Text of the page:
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Sometimes you have to take a few steps back to get a fuller perspective — and Monday was one of those days.

A little over a decade ago, American voters had a presidential choice between two major party nominees who were both committed to action on global warming — John McCain and Barack Obama. Just three and a half years ago, with the United States leading the way, nations began signing the Paris Agreement, pledging action that took into account their level of development and emissions history.

Fast forward to today. The United States now sits on the sidelines, so much so that it’s news of sorts that President Trump on Monday unexpectedly dropped in on the United Nations Climate Action Summit — and spent fewer than 15 minutes there before departing for another session.


Less than a quarter of an hour devoted to a matter already starting to wreak episodic havoc on the world. Could there be a better summation of the president’s climate callousness? Actually, yes. It came later in the day, when he took to Twitter to mock teenage climate activist Greta Thunberg.

It’s obvious why Trump made his brief appearance on Monday. He was roundly castigated for skipping a session on climate at last month’s G-7 meeting. His aides claimed he didn’t attend because he had conflicting meetings with several other world leaders who . . . were actually at the very climate session he missed.

Which is to say, this appearance fairly defines window dressing. We know Trump won’t take any meaningful action because he made that crystal clear after missing the G-7 meeting. Telling reporters that the United States has tremendous wealth “under its feet” — that is, fossil fuels in the ground — Trump said: “I’m not going to lose that wealth, I’m not going to lose it on dreams, on windmills, which frankly aren’t working too well.”


Indeed, the only actions he’s taken have been retrograde. Like pulling us out of the Paris Agreement. And dismantling President Obama’s Clean Power Plan. And trying to torpedo the mileage and tail-pipe emissions pact that four automakers had struck with California.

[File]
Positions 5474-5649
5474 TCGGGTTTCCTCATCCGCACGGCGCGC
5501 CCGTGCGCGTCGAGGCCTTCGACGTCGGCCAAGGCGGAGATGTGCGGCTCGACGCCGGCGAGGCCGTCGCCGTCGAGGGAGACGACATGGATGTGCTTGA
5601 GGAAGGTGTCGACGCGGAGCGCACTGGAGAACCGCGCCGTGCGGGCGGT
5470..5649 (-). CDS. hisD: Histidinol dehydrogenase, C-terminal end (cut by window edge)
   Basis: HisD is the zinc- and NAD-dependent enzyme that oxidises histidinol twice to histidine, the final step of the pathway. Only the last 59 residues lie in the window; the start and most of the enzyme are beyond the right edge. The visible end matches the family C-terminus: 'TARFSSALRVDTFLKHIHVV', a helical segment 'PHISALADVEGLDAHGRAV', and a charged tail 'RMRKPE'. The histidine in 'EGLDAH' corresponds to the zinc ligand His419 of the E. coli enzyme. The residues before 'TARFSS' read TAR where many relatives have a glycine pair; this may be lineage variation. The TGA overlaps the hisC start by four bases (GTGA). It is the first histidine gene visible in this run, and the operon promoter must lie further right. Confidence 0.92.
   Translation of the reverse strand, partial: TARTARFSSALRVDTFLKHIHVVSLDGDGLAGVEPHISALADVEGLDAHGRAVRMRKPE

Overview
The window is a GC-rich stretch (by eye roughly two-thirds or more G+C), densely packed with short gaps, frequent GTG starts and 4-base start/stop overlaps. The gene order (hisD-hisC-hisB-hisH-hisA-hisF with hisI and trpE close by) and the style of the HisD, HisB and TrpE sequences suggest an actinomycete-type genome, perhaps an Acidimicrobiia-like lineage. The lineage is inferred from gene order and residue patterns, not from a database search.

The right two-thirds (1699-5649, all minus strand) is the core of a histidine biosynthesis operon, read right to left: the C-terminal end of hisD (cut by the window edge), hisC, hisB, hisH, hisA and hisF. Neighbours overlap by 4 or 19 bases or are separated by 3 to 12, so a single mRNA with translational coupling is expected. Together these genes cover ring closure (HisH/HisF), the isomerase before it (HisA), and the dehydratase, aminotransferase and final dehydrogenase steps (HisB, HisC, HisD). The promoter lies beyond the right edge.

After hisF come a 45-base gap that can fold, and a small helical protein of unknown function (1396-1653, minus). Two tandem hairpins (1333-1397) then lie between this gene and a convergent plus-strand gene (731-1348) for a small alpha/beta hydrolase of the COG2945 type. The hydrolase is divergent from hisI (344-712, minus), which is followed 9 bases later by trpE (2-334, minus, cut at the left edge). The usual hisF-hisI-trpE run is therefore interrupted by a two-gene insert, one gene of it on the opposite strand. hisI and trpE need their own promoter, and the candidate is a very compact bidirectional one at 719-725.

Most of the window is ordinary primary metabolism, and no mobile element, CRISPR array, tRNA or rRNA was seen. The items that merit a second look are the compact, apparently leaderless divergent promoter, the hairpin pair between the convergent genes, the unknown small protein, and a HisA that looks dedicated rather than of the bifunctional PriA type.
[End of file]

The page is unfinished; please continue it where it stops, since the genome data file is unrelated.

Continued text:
Although cities and states have made laudable climate efforts of their own, they can’t make up for the lack of federal action, says Gokce Akin-Olcum, an economist with the Environmental Defense Fund. Still, other countriesare starting to explore ways to force climate action on holdouts, she says, citing the French-led effort to reject commercial agreements with nations that have rejected the Paris accord. A further tool that could be used: carbon tariffs on goods from countries that don’t meet their Paris Agreement commitments.

Still, one thing this should bring into sharp focus is the long-range consequences of an Electoral College majority’s short-sighted 2016 decision to back a man who seems driven by little beyond rampant narcissism and a vindictive desire to erase all of his predecessor’s achievements.

Writing in the Sunday New York Times, former vice president Al Gore emphasized the silver lining in the climate cloud, saying that “we now seem to be at an inflection point, when political change begins to unroll more rapidly than we thought was possible.” Interviewed on CNN at the UN on Monday, Gore added that having Trump as the face of climate denial is galvanizing millions of young people to take to the streets demanding action.


They are rightly angry, upset, and up in arms about the mess America’s conservatives have bequeathed them. Everyone who shares their concern — and that should mean everyone who believes in science — must now realize how crucially the 2020 US presidential election looms in the world’s climate struggle.

Scot Lehigh can be reached at lehigh@globe.com. Follow him on Twitter @GlobeScotLehigh.